On the eve of a trip to the United States, Ukraine’s president is eager to demonstrate that the billions of dollars Washington is spending to aid his country is not being squandered.
By Matthew Mpoke Bigg and Andrew E. Kramer
Sept. 18, 2023
The New York Times
Two weeks after replacing its defense minister, Ukraine dismissed all six of its deputy ministers on Monday, deepening the housecleaning at a ministry that had drawn criticism for corruption in procurement as the military budget ballooned during the war.
The shake-up in President Volodymyr Zelensky’s wartime leadership team came as he headed to the United States, keen to demonstrate to American officials and other Western leaders that his government is not squandering — on either graft or mismanagement — the tens of billions of dollars in aid they have sent to Ukraine.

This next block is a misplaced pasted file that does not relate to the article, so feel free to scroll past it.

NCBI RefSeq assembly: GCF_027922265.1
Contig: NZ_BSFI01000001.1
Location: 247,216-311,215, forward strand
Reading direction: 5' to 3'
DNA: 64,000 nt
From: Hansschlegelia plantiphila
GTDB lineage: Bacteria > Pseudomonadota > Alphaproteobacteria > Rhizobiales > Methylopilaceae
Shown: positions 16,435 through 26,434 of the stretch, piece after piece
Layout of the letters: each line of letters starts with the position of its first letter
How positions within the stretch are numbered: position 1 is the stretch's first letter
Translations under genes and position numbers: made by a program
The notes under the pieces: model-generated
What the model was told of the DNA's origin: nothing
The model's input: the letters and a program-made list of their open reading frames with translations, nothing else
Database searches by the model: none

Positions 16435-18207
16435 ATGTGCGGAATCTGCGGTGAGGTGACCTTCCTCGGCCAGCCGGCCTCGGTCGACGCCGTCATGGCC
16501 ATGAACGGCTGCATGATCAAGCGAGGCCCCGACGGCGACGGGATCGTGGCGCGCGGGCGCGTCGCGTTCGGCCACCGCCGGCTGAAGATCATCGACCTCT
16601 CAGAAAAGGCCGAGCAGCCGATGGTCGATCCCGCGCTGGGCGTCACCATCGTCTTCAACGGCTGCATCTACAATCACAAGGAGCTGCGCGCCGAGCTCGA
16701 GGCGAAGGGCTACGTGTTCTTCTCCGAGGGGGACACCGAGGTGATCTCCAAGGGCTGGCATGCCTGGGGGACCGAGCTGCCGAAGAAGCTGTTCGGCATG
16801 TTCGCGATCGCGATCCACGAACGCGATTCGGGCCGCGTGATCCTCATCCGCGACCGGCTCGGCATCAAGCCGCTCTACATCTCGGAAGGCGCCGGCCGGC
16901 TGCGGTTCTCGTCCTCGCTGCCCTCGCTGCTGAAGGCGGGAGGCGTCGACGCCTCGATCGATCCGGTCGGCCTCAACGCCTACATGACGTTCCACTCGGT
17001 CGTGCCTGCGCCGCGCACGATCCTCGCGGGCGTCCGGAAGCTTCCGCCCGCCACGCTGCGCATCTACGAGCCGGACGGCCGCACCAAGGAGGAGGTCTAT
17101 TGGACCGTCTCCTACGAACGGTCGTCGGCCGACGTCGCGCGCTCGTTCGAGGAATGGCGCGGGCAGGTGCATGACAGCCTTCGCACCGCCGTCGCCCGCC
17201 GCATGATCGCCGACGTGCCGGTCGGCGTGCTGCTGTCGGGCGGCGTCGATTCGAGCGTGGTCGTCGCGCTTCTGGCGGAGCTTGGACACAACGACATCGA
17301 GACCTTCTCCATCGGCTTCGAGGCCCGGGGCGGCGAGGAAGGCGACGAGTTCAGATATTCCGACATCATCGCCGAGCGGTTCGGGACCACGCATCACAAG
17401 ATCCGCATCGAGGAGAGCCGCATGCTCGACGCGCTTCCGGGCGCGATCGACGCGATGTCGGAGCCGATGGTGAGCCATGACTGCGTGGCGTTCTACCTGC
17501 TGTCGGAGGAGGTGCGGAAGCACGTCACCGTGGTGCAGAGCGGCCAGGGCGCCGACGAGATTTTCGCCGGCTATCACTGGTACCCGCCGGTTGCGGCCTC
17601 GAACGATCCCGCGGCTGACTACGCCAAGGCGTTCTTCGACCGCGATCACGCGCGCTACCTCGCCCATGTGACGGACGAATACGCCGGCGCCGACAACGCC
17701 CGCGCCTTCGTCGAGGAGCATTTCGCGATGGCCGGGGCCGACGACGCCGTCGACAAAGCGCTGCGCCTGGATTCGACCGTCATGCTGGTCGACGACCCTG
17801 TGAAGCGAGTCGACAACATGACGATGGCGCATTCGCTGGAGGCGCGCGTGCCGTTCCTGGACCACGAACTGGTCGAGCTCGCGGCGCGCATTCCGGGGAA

Mr. Zelensky is scheduled to address the United Nations General Assembly in person on Tuesday in New York, and later in the week to meet with President Biden and members of Congress in Washington in his ongoing efforts to shore up support for military aid. He is expected to argue that defending Europe’s borders from an expansionist Russia in Ukraine serves Western interests in preventing a wider war and the destabilization of the European Union.
In Ukraine’s fight to take back territory seized by the Russian invasion, the chain of command for battlefield decisions runs directly from Mr. Zelensky to the military’s uniformed general staff, largely bypassing the civilians at the defense ministry, so the turnover is not expected to have an immediate effect on the course of the war. The ministry’s role is primarily not in tactics but logistics — procurement, salaries and benefits — where changes may not be felt right away.
Ukrainian anti-corruption groups said the dismissals, though not all of them from positions related to procurement, sent a positive signal about oversight and a crackdown on wartime profiteering.